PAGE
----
(October 24, 2014)
One weakness that I think many people of faith suffer from is an inability to understand evil. We accept and understand that everyone is inherently good, because were it any different they would not have kept their first estate. But one of the blessings of this Earth life is its capacity to enact rapid and dramatic change upon each of us – for the better and for the worse. This was why we volunteered so readily to come to this mortal experience.
As such, our understanding of the basic goodness of our fellow men is something that must be tempered with an understanding of the potential dramatic consequences of the fall. I cannot imagine becoming so evil that I would curse God and
and swear to drink Moroni’s
blood. After all, if I am cursing God
doesn’t that by definition mean that I believe in God? Of course, he believed in God – he had just
arrived at a point in his life where he hated Him. This level of evil exists in this world, and
it is often hidden from our view.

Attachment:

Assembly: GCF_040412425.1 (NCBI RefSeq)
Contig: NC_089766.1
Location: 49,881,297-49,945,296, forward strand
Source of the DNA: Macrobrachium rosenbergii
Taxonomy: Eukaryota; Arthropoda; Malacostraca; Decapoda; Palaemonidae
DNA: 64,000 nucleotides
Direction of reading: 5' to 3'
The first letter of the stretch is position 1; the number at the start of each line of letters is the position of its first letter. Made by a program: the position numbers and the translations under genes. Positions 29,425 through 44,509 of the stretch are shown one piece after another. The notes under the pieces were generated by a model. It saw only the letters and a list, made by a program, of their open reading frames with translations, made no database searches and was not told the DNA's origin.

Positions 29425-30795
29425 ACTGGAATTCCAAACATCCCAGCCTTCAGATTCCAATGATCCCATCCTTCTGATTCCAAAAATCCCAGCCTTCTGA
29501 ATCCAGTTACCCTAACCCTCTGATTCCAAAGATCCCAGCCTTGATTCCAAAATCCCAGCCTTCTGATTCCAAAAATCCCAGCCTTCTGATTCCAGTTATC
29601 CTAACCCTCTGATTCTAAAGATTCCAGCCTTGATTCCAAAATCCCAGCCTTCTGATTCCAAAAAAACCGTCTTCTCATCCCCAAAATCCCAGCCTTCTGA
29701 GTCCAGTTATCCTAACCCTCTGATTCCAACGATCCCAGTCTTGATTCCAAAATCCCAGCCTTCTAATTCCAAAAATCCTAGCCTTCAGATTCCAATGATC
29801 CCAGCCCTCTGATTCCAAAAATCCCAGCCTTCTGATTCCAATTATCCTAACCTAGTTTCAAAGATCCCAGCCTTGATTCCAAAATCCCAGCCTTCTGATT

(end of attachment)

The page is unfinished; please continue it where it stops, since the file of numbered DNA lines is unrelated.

But, of course, we are not to judge each other – even when the actions a person takes is evil. So what are we to do? It is wrong to naively believe that all mankind is good and it is wrong to judge our fellow men as evil. This, of course, leads us to the only choice that we have – trust in God. We evaluate the situation as best as we can, and we come to the decision that we believe to be the best decision we can make. Then, having made this decision, we take it to the Lord and ask for Him to confirm. Then, barring a negative response, we act on our decision. Not with malice nor with permanent condemnation, but rather with hope for the change and repentance of the person that we are acting against (if such a circumstance arises). We must never believe someone beyond the reach of the Savior and we must never act against someone without taking the matter first to the Lord – but we must also not be unwilling to stand against evil (even when that evil is found in our brothers and sisters).